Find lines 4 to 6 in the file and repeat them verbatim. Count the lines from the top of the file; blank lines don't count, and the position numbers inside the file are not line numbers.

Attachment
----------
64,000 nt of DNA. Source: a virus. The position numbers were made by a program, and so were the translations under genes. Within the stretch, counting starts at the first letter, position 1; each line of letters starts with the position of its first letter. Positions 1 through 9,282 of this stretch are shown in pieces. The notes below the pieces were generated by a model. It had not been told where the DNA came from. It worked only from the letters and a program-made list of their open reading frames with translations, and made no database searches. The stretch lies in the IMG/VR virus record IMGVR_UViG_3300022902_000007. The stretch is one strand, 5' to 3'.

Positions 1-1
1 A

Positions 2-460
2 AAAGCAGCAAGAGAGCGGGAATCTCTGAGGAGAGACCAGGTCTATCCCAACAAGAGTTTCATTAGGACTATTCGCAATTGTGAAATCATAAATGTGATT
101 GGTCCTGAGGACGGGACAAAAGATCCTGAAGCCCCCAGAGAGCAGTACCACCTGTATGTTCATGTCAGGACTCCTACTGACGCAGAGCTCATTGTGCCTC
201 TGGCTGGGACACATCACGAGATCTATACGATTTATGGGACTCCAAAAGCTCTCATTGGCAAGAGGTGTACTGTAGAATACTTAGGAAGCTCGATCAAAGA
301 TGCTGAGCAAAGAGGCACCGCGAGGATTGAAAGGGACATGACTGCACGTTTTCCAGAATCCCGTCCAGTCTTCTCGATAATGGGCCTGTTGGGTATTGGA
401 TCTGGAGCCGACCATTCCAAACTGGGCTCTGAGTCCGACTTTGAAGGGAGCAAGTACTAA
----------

Positions 2-460
2 AAAGCAGCAAGAGAGCGGGAATCTCTGAGGAGAGACCAGGTCTATCCCAACAAGAGTTTCATTAGGACTATTCGCAATTGTGAAATCATAAATGTGATT
101 GGTCCTGAGGACGGGACAAAAGATCCTGAAGCCCCCAGAGAGCAGTACCACCTGTATGTTCATGTCAGGACTCCTACTGACGCAGAGCTCATTGTGCCTC